Category: Market Observations
Posted: 5/31/2013
Strength in home prices is impressive, but there are still great values out there
By John Dixon
Here's the top-line news: U.S. home prices gained 10.2 percent during the year that ended in the first quarter of 2013. That number, as measured by the widely followed S&P/Case-Shiller index, is good news for a lot of folks -- especially homeowners, banks, investors and real estate professionals.

A lot of factors are contributing to the stronger home prices. Mortgage rates remain near record lows. The National Association of Realtors reports that the number of previously owned homes on the market is the lowest it's been since March 2000.

One thing that jumped out at me was the comment by Robert Shiller, co-founder of the index. Shiller argues that prices are already at what he considers "normal" levels adjusted for inflation. (It's worth noting that Shiller feels that the downturn in recent years just took prices to where they would have been without the real estate "bubble" that preceded the crash.)

Still, it's impressive to see the persistence of the home price increases. The March numbers mark 12 straight months of solid increases. And while there's a lot of variation (with properties rising 2.6 percent in New York and 22.5 percent in Phoenix), all 20 cities scored gains for the first quarter. Our headquarters city of Atlanta was particularly strong, at 19.1 percent, and we were able to clearly see the improvements in our Georgia auctions.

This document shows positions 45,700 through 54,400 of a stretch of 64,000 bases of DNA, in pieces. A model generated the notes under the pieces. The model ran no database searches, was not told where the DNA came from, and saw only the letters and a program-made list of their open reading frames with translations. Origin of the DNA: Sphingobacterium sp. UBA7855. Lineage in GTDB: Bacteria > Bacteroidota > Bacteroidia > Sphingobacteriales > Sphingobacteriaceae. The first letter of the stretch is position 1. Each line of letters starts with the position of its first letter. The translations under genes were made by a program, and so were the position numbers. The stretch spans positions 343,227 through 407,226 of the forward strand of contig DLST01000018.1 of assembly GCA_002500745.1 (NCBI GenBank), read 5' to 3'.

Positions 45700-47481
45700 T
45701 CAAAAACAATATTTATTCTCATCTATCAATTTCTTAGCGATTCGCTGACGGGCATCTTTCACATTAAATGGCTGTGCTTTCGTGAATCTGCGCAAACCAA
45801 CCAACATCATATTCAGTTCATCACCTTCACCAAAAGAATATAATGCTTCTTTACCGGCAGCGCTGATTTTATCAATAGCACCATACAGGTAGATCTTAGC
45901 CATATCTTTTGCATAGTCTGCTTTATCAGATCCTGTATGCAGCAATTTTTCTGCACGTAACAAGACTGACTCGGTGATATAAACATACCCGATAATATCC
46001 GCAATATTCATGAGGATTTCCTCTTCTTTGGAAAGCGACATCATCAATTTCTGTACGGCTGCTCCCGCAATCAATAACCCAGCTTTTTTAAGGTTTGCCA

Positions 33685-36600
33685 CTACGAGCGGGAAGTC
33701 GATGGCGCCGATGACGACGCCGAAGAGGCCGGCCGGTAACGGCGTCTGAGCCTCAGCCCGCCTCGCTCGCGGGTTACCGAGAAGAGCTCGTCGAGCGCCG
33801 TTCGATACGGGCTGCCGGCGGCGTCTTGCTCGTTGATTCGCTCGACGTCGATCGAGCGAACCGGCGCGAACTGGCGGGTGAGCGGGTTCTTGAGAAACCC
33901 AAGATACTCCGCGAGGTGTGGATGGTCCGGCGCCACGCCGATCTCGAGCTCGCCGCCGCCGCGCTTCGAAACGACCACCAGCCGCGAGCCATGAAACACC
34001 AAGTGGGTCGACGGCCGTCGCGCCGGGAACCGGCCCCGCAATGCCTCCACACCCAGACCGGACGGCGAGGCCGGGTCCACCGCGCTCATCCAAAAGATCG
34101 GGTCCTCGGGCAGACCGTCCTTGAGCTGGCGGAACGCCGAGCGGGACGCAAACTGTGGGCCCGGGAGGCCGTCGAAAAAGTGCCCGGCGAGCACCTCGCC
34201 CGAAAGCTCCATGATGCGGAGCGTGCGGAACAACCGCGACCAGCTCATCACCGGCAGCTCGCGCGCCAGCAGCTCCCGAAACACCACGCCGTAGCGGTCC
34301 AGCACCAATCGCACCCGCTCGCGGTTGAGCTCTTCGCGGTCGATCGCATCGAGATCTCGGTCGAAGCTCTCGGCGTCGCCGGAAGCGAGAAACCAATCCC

Is it too good to last? It's hard to say. Certainly, we aren't yet approaching the price levels we saw in 2005. And that means there are still a lot of homeowners who are under water.

Obviously, home prices can't continue to rise 20 percent a year for long without creating troubles down the road. But I think the direction is obvious. It's just a matter of how fast prices move up. For now, I think we're at a good "buy-in" point for investors, with lots of room for growth.

And it's worth noting that prices on commercial properties, subdivision lots and many other types of properties remain very low. Investors who buy at these levels will no doubt enjoy better returns than those who wait and buy at higher prices later. Rising demand for homes is beginning to spark a healthy rise in new construction. Investors who've been loading up on home sites at recent John Dixon auctions can expect some handsome profits as construction moves into full swing.
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